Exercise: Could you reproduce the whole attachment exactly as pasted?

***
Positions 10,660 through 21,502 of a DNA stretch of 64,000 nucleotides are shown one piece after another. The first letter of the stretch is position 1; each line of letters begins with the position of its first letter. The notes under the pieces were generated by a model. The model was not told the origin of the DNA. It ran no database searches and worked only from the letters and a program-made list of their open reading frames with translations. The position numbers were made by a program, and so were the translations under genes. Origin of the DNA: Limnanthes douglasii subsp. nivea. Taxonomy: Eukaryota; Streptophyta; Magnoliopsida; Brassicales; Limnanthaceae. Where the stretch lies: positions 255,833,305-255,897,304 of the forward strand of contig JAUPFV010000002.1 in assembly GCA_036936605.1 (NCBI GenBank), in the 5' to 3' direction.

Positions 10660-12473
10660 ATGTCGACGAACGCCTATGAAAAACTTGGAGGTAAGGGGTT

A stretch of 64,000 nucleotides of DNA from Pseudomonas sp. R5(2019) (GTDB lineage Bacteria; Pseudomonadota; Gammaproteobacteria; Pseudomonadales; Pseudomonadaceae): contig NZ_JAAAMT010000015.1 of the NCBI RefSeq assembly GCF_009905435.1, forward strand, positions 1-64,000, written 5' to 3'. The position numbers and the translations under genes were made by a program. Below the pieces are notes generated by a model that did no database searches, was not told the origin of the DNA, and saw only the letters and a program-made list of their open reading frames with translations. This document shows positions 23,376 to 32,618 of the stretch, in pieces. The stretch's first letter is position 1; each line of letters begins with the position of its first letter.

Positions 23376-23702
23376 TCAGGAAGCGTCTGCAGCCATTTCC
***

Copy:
Positions 10,660 through 21,502 of a DNA stretch of 64,000 nucleotides are shown one piece after another. The first letter of the stretch is position 1; each line of letters begins with the position of its first letter. The notes under the pieces were generated by a model. The model was not told the origin of the DNA. It ran no database searches and worked only from the letters and a program-made list of their open reading frames with translations. The position numbers were made by a program, and so were the translations under genes. Origin of the DNA: Limnanthes douglasii subsp. nivea. Taxonomy: Eukaryota; Streptophyta; Magnoliopsida; Brassicales; Limnanthaceae. Where the stretch lies: positions 255,833,305-255,897,304 of the forward strand of contig JAUPFV010000002.1 in assembly GCA_036936605.1 (NCBI GenBank), in the 5' to 3' direction.

Positions 10660-12473
10660 ATGTCGACGAACGCCTATGAAAAACTTGGAGGTAAGGGGTT

A stretch of 64,000 nucleotides of DNA from Pseudomonas sp. R5(2019) (GTDB lineage Bacteria; Pseudomonadota; Gammaproteobacteria; Pseudomonadales; Pseudomonadaceae): contig NZ_JAAAMT010000015.1 of the NCBI RefSeq assembly GCF_009905435.1, forward strand, positions 1-64,000, written 5' to 3'. The position numbers and the translations under genes were made by a program. Below the pieces are notes generated by a model that did no database searches, was not told the origin of the DNA, and saw only the letters and a program-made list of their open reading frames with translations. This document shows positions 23,376 to 32,618 of the stretch, in pieces. The stretch's first letter is position 1; each line of letters begins with the position of its first letter.

Positions 23376-23702
23376 TCAGGAAGCGTCTGCAGCCATTTCC